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Claremont McKenna College

Publication Date

Spring 2017

Program Name

Mongolia: Nomadism, Geopolitics, and the Environment

Abstract

As the international community looks promote sustainable development in developing countries, many policies have focused on the introduction of renewable energy technology (RET). For Mongolia specifically, RET is both a viable and optimal option, considering the country’s vast natural resources and the unsustainability of the country’s existing energy system. However, Mongolia has faced challenges with the development of its RET sector and still largely relies on international assistance and funding to develop largescale projects.

This study analyzes the barriers that Mongolia faces to the effective diffusion of RET into Mongolian society. Over the course of four weeks, 10 individuals were interviewed and 94 individuals were surveyed on their opinions of the energy sector and renewable energy technologies in Mongolia. Interviews and surveys were conducted and distributed in various localities within Mongolia, including Ulaanbaatar, Darkhan, Salkhit, and Hatgal. Results indicate a large gap between the level of public involvement with renewable energy and the government’s goals for Mongolia’s renewable energy sector. This gap is largely due to insufficient public education regarding renewable energy. While the government of Mongolia is partially responsible for the public’s lack of awareness, data collected indicate that the government of Mongolia is not adequately equipped with sufficient institutional knowledge to educate the public.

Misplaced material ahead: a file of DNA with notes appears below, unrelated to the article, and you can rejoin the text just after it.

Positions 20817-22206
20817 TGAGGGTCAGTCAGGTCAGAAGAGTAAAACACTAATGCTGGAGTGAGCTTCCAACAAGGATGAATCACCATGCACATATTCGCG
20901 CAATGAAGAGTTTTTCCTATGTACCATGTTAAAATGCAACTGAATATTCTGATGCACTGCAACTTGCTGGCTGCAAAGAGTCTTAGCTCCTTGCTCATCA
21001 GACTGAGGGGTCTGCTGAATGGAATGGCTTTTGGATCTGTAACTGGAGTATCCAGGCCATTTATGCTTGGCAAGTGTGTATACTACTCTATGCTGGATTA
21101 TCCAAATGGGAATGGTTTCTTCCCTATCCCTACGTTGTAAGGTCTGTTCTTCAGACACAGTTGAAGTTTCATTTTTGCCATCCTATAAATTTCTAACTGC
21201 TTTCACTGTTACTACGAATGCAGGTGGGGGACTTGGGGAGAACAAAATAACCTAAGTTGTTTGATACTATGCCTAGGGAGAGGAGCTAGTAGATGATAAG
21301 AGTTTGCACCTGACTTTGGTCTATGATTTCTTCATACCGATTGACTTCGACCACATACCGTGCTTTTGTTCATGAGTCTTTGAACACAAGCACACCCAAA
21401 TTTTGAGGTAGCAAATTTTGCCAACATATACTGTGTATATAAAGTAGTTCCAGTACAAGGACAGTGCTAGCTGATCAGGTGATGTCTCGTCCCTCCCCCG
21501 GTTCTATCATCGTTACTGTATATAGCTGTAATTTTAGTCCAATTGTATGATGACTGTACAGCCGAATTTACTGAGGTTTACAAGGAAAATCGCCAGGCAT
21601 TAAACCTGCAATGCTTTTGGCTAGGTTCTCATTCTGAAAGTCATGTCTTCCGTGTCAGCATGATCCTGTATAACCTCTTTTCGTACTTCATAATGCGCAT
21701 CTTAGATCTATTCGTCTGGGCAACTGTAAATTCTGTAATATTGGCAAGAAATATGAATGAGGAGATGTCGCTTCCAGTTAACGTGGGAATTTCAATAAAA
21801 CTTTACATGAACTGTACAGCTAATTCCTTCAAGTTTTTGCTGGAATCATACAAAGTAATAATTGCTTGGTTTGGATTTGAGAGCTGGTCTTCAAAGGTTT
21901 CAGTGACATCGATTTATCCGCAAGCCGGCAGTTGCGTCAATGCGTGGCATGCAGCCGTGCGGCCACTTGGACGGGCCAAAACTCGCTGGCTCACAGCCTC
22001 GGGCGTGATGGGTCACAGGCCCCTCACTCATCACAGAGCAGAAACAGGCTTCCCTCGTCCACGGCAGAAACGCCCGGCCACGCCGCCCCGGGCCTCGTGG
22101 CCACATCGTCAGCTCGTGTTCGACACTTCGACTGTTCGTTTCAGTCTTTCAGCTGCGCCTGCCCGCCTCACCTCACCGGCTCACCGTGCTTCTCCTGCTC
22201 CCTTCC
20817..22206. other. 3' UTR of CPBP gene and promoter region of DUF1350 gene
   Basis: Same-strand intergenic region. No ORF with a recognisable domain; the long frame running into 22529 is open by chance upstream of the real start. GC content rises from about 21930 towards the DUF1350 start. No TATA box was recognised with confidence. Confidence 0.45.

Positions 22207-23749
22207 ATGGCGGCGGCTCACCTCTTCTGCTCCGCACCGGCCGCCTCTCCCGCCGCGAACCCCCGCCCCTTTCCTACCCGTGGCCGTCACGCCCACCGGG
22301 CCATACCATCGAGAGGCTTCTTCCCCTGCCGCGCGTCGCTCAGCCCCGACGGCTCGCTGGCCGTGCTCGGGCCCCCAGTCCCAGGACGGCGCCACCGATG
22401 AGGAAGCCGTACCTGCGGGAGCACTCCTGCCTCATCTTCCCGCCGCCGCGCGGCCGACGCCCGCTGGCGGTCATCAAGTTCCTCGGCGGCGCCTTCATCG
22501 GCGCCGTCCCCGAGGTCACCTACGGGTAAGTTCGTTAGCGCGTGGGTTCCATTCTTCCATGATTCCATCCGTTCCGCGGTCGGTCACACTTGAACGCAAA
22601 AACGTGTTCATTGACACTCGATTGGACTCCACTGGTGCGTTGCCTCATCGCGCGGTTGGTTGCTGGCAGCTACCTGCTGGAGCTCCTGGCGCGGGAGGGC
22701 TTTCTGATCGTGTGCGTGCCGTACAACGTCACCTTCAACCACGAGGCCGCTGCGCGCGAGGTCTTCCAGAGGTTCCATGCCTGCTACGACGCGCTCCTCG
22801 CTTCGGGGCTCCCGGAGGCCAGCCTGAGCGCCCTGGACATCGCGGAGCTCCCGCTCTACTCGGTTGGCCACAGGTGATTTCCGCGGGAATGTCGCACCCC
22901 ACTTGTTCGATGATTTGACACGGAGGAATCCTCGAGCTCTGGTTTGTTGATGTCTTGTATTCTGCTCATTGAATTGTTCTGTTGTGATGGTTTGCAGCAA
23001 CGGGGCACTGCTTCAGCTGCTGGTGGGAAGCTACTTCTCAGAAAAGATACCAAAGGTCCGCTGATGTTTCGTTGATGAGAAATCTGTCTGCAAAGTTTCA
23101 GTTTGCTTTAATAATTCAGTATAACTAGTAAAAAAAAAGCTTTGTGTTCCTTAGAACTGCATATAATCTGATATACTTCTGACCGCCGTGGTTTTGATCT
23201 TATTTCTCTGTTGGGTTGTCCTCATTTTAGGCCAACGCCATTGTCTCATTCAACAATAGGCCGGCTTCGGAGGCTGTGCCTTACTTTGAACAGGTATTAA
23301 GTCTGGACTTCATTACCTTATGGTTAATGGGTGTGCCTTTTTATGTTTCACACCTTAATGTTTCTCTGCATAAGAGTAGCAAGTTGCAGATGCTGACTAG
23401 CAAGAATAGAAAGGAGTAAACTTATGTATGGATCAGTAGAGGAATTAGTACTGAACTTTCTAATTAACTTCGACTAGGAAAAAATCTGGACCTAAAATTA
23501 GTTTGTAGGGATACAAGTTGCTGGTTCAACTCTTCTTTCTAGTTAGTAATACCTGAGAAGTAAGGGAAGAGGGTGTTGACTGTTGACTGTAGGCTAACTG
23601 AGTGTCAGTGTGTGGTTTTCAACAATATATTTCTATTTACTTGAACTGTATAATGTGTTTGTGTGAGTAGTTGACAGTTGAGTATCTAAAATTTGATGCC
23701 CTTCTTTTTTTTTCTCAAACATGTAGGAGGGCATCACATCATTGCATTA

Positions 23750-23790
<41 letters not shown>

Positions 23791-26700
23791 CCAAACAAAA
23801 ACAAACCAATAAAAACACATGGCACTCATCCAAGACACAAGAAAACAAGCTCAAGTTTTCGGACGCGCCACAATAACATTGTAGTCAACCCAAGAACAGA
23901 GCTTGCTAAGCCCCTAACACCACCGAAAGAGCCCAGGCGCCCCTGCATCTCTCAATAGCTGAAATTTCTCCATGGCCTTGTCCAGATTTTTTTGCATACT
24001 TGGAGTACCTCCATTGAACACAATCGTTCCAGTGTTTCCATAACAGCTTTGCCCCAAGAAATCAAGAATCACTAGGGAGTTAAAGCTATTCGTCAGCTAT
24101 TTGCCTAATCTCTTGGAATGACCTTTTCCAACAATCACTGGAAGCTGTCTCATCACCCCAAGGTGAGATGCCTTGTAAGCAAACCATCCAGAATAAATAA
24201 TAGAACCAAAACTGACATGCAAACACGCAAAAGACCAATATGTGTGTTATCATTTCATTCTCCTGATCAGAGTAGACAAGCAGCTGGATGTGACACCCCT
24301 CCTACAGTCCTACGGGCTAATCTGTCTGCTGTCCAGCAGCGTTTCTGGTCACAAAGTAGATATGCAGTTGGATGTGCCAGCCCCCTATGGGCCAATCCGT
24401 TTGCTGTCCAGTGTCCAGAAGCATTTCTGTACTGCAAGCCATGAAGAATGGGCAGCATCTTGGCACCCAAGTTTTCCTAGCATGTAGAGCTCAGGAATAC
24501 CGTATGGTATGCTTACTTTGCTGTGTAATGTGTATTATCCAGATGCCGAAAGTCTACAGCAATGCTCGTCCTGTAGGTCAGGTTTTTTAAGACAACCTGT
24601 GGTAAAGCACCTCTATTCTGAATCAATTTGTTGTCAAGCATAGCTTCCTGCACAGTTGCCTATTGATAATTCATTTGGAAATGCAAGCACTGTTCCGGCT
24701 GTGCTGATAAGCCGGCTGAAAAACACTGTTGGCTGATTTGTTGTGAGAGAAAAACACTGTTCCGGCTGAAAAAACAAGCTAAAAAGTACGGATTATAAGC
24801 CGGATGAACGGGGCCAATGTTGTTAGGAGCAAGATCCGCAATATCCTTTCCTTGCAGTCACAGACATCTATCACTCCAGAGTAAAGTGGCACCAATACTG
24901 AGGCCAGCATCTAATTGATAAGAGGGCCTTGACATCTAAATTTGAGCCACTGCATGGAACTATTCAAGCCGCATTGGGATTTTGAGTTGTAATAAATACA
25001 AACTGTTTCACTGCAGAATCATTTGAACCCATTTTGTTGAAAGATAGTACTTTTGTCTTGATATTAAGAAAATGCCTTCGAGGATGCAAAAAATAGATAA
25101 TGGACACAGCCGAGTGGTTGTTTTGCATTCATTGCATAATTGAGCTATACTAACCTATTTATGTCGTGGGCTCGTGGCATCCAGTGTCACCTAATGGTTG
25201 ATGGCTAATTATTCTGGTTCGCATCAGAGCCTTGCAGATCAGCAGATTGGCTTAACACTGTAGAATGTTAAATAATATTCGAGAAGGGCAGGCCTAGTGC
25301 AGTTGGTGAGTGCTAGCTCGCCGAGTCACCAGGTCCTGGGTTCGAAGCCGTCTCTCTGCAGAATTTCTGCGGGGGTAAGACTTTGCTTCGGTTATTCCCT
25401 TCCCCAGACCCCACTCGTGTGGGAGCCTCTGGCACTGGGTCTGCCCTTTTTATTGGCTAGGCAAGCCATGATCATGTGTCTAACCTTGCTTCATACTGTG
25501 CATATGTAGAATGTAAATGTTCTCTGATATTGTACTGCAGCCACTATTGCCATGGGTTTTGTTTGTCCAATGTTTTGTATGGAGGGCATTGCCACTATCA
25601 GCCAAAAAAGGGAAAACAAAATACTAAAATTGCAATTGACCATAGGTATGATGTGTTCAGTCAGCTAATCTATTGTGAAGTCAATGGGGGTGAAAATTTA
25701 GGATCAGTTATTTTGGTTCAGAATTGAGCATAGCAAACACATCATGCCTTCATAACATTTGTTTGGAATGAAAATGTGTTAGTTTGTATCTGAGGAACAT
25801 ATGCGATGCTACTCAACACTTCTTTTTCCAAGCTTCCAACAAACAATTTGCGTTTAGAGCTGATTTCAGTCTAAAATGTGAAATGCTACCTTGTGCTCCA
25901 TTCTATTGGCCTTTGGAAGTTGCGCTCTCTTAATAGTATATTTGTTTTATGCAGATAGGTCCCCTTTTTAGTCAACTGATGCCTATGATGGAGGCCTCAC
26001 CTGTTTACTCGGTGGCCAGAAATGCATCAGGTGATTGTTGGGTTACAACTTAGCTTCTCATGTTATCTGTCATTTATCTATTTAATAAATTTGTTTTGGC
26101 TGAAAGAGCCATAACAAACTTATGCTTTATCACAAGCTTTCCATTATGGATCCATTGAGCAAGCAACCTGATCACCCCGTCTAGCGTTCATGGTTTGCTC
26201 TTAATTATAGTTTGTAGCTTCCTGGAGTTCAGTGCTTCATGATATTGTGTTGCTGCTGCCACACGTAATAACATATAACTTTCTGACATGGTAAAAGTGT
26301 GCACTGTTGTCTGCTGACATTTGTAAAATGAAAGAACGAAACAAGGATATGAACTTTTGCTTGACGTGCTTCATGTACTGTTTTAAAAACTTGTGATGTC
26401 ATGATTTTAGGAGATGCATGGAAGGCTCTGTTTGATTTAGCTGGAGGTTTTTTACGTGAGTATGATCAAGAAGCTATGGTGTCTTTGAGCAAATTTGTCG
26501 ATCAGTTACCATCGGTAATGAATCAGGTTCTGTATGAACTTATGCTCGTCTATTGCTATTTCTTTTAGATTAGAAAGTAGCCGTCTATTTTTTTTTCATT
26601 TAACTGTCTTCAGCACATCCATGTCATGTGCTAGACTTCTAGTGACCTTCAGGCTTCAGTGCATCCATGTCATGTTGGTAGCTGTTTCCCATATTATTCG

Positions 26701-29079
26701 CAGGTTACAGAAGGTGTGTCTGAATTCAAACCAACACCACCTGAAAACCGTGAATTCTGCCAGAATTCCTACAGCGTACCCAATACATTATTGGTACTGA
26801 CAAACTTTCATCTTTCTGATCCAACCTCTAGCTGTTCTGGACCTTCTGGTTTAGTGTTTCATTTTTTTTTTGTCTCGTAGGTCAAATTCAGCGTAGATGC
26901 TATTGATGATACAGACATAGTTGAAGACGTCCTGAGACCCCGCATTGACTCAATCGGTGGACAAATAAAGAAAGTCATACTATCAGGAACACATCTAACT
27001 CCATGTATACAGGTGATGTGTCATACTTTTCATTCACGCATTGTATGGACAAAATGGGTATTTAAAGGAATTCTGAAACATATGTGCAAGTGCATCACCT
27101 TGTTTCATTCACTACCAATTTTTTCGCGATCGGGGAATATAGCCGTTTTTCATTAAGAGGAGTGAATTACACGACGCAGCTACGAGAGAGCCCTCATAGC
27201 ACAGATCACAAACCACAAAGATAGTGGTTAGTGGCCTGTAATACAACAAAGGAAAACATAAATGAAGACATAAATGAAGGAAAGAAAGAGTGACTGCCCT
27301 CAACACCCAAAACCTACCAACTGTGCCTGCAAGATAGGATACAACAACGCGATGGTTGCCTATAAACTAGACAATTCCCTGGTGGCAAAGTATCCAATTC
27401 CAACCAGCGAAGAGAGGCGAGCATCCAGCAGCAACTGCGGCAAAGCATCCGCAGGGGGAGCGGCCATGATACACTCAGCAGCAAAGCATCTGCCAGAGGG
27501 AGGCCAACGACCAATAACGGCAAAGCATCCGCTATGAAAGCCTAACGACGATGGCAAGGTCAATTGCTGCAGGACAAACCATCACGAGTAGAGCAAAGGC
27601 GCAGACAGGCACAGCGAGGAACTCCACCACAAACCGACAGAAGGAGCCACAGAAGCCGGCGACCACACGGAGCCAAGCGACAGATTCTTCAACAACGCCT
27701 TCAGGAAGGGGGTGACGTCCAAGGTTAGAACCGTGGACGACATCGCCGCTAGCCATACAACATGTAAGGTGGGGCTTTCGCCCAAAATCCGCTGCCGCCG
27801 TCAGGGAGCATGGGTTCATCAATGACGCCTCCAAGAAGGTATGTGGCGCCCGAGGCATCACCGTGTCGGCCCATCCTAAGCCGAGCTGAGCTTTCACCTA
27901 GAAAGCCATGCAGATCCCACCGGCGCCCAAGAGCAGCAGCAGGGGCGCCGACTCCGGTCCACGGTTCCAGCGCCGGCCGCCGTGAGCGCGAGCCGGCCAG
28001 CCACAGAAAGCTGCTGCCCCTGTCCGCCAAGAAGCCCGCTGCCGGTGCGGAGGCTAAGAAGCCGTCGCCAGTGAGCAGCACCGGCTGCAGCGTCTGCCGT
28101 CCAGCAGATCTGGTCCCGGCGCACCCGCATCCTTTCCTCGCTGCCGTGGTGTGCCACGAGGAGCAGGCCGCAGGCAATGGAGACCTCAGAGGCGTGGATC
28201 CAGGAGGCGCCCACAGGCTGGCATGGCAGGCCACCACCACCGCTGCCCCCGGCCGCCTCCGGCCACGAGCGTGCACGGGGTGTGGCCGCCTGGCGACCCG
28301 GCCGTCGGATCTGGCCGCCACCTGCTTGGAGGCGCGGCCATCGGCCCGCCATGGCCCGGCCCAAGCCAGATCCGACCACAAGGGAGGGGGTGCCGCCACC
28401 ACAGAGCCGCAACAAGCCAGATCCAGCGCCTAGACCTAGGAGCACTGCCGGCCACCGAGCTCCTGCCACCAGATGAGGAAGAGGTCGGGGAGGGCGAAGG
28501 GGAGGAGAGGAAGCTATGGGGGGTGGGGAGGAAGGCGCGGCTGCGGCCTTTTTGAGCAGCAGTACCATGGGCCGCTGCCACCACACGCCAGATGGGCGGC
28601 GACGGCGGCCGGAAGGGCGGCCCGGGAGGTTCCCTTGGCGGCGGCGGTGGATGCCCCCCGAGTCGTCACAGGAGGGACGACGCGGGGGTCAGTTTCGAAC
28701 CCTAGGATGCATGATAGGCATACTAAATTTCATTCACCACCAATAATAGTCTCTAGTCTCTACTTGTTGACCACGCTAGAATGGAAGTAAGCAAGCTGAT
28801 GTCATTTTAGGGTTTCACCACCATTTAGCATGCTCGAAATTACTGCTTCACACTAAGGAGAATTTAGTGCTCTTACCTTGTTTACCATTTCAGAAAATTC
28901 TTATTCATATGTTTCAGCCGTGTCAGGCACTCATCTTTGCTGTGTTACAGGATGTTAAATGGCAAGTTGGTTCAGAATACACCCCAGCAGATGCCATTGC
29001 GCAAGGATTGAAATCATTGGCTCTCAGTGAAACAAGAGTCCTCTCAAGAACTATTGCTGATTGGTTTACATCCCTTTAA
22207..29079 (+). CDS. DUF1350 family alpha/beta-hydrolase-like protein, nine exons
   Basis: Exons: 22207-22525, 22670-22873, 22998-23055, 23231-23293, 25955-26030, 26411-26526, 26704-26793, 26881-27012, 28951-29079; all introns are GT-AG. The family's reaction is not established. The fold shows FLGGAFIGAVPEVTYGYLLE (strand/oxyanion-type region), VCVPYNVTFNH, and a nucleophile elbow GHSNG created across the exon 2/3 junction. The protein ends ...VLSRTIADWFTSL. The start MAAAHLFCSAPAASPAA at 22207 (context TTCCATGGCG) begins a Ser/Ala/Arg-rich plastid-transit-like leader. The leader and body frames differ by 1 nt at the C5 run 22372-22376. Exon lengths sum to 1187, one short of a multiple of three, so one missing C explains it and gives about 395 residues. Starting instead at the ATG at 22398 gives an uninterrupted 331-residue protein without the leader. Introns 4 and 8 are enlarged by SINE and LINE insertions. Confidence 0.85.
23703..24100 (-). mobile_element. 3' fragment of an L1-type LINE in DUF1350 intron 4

Thus, international actors able to assist developing countries with the implementation of renewable energy technology must ensure that any assistance is all-encompassing and contributes to the establishment of sustainable systems within developing countries, rather than promoting short-term programs that fail to fully initiate a societal shift towards the use of renewable energy. This is especially important in Mongolia, where barriers to the diffusion of renewable energy technology can be overcome with additional international guidance and successful technological transfer.

Disciplines

Agricultural and Resource Economics | Asian Studies | Community-Based Research | Economics | Family, Life Course, and Society | Growth and Development | International Economics | Organization Development | Work, Economy and Organizations

 

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